Solidarity and AfriForum have brought an urgent court application, firstly, to request more information concerning the vaccine conditions imposed on Johnson & Johnson by SAHPRA, and secondly, for the revision of the decision to impose these conditions. SAHPRA has approved the Johnson & Johnson vaccine, which is manufactured by Janssen Pharmaceuticals. The vaccine was approved on condition that the vaccine may be purchased only by the government.
The court application by Solidarity and AfriForum is twofold: Firstly, it is an application for information. The legislation provides that if there are conditions, such conditions must be published in the Government Gazette. AfriForum and Solidarity have been unable to find any such publication, and the organisations therefore urgently request this information. This is an urgent application and it will be heard on 29 June. Secondly, Solidarity and AfriForum request the revision of the decision by SAHPRA to impose a government monopoly condition for purchasing the Johnson & Johnson vaccine. This decision by SAHPRA is unlawful, since there are no provisions that enable them to impose these conditions.
“It is clear to us that the government has improperly interfered in the functions of SAHPRA. SAHPRA is supposed to look after the effectiveness of vaccines and other medication and not their centralisation and nationalisation. We are of the opinion that such a condition of centralisation is unlawful. At this stage already the government is incompetent to administer a proper vaccine roll-out programme, and I shudder at the thought of what will happen if vaccines are centralised in the government by such a condition,” said Anton van der Bijl, Head of Legal Affairs at Solidarity.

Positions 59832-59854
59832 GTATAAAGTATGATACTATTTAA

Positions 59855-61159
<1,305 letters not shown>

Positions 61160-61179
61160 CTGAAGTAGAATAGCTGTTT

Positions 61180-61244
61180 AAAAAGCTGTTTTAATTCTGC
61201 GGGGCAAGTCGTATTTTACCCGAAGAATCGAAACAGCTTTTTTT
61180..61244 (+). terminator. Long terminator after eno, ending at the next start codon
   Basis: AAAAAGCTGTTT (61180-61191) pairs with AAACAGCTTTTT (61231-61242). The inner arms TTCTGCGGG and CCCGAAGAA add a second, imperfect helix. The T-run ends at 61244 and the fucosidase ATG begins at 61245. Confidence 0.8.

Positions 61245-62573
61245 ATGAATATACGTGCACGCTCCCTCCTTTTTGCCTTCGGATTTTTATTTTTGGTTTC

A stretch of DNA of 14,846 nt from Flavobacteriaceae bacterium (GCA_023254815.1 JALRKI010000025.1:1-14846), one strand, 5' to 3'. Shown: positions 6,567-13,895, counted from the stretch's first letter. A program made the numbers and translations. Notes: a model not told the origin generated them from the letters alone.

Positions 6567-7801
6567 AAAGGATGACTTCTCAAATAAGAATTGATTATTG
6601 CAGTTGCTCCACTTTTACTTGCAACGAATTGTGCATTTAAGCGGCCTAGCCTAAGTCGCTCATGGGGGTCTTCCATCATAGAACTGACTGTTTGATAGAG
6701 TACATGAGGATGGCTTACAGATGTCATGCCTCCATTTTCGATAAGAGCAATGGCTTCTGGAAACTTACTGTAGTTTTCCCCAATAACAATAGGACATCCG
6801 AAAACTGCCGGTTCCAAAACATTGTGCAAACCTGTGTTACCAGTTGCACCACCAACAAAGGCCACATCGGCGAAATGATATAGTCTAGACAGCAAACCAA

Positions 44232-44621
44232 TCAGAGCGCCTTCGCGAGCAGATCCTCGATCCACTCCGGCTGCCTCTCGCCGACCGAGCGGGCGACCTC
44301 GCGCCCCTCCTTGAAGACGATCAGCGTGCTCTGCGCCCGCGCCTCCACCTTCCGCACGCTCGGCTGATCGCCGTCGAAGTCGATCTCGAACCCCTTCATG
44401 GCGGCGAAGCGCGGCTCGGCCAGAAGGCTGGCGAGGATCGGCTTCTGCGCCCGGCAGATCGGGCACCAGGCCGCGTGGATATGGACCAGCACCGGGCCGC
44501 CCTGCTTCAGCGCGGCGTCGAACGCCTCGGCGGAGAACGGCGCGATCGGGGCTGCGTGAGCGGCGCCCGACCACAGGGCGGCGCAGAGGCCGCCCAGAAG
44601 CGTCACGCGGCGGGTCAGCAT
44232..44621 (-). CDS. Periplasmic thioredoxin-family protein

“The government’s vaccine roll-out programme so far has been an inefficient, dawdling fiasco and the country’s Minister of Health, Zweli Mkhize, has been put on special leave because of serious corruption allegations. Consequently, the government is in no position to deal with the purchase and distribution of vaccines on its own. Their own miserable record so far is the best argument against this monopoly,” said Ernst van Zyl, Campaign Officer for strategy and content at AfriForum.